"Delivering on that promise should be a priority for the UK - all the more so when looking to the challenges of a post-Brexit world.

"Concerns about environmental sustainability are serious, and I believe solutions are in hand. On carbon emissions, they are covered by our global strategy that I described earlier. Local emissions from surface transport will similarly be covered with new automobile technologies, avoiding adding congestion charges to the airport's costs.

"On that note, I want to be clear that I am not saying to build the third runway at any cost. The original estimates of £17 billion were completely unacceptable.

"Heathrow Airport's recently announced intention to reduce that cost is a step in the right direction, but Heathrow is already the most expensive airport in the world from which to operate. It is essential that Heathrow's charges do not rise from today's levels. The construction of the third runway must enhance Heathrow's competitiveness, not destroy it!

"For any airport, airlines have three needs: capacity, quality and affordability. In delivering the third runway, the capacity issue will be resolved for now. But achieving the right quality at the correct price requires consultation with the airlines. And one idea from the airline community that should be taken into consideration by the government is seeking competitive bids from developers.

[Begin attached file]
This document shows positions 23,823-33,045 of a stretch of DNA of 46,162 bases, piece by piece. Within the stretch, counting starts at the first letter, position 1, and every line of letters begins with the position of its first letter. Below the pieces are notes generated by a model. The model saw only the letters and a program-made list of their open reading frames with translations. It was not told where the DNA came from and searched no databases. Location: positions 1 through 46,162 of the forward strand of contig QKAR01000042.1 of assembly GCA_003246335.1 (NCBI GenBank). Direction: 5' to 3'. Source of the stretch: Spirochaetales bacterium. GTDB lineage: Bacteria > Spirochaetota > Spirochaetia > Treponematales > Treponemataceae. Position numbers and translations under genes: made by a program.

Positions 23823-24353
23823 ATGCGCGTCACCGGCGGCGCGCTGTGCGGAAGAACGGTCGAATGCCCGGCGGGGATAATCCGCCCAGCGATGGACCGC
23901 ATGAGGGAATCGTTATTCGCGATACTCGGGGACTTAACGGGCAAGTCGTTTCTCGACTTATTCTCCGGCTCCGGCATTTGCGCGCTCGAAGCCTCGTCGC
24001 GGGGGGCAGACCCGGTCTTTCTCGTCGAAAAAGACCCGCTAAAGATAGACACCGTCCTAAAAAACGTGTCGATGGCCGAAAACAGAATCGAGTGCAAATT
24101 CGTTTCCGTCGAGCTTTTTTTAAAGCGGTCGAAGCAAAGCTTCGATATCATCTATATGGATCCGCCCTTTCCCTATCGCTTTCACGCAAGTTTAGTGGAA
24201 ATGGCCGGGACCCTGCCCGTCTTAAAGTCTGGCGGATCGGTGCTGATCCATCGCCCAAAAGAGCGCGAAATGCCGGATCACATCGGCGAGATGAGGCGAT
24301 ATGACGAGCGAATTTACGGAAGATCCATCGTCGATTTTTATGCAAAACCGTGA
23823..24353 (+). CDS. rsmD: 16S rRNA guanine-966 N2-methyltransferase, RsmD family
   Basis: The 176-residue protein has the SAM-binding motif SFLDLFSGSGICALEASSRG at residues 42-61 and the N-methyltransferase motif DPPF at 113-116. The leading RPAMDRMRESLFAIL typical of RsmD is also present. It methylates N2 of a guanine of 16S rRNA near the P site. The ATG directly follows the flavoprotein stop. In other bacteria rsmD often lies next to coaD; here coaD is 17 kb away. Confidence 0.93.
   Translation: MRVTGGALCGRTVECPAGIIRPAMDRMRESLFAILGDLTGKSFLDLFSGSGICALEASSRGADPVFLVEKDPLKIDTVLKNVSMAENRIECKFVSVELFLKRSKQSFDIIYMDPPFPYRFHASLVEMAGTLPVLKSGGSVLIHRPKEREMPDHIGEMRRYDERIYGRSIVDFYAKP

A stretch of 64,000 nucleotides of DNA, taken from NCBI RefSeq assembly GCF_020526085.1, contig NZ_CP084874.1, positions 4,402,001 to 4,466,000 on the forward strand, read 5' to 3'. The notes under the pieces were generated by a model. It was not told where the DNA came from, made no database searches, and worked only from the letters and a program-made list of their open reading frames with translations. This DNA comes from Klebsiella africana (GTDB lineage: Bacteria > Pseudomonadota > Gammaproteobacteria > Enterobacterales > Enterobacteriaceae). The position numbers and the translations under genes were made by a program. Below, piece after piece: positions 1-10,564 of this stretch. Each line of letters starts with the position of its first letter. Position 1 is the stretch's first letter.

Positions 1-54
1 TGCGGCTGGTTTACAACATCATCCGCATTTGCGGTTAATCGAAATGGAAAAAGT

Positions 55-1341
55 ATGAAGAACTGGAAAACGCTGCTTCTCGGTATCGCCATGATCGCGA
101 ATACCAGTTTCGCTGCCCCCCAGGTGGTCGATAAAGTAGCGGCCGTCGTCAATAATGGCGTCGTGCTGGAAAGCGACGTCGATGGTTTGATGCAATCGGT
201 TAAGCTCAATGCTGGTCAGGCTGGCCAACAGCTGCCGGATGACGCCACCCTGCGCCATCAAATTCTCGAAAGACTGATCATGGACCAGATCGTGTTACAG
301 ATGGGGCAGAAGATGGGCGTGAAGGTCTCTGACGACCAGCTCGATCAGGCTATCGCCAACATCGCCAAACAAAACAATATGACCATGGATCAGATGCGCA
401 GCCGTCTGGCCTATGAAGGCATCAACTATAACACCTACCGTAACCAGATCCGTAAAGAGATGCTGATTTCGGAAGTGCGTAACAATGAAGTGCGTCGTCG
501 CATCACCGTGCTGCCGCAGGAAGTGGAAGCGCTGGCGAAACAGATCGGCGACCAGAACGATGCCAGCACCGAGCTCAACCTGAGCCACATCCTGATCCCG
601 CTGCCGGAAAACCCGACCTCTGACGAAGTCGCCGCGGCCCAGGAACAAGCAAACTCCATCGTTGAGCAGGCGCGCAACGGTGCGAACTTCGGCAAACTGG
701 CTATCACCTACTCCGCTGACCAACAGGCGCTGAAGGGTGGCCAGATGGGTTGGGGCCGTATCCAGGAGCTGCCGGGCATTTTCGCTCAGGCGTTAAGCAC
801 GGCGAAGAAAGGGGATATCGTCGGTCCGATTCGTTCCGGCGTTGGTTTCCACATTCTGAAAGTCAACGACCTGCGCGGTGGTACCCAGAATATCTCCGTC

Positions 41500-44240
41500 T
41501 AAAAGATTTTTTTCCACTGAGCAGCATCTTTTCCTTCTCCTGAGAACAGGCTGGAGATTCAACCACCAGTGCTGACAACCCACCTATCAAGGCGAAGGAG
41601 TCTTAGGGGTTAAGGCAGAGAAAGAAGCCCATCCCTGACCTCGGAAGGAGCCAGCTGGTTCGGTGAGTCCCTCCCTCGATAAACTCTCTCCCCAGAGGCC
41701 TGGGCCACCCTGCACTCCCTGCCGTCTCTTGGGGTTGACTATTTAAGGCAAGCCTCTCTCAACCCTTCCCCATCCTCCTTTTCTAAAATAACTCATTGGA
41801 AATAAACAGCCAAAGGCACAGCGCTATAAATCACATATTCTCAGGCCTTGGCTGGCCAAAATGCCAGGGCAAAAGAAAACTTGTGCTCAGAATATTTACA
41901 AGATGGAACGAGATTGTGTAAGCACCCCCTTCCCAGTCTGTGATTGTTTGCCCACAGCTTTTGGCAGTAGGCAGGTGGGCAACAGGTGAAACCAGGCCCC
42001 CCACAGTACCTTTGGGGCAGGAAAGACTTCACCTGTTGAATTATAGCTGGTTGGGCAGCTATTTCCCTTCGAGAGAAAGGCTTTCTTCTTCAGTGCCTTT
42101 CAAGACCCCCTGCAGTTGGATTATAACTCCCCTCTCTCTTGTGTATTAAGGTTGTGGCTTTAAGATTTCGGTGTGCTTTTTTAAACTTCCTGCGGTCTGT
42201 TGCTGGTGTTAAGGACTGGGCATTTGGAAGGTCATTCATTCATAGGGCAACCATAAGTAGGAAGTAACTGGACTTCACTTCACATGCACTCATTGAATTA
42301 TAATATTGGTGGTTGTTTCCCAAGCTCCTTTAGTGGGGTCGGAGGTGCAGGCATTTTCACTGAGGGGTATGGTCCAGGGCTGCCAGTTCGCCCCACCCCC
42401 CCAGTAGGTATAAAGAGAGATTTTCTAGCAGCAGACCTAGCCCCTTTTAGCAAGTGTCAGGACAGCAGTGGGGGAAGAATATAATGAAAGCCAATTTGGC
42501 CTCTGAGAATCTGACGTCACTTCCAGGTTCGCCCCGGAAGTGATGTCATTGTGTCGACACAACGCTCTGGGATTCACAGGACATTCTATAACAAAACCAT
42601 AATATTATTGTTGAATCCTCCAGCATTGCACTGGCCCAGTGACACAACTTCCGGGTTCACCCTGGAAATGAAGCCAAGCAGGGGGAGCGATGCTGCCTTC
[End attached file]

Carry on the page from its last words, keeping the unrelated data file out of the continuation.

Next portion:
"There are tough issues to resolve, as we have discussed today. On top of that, profitability is hard won. Surprises are many. Weather, volcanoes, pandemics and politics are among the factors that can change the business in an instant. Safety and security need a constant razor-sharp focus.

"But the fruits of our labor are real. This year our work will enable four billion people to fly. A visit to any airport's arrivals hall will evidence how important that is. We make the world a better place by bringing people together.

"This should send a strong message to governments about the benefits of borders that are open to people and trade. We are the business of freedom. And nothing should stand in the way of the good we do."

A chaotic post-Brexit aviation environment will put at risk 40 percent of UK trade by value.

OUTNOW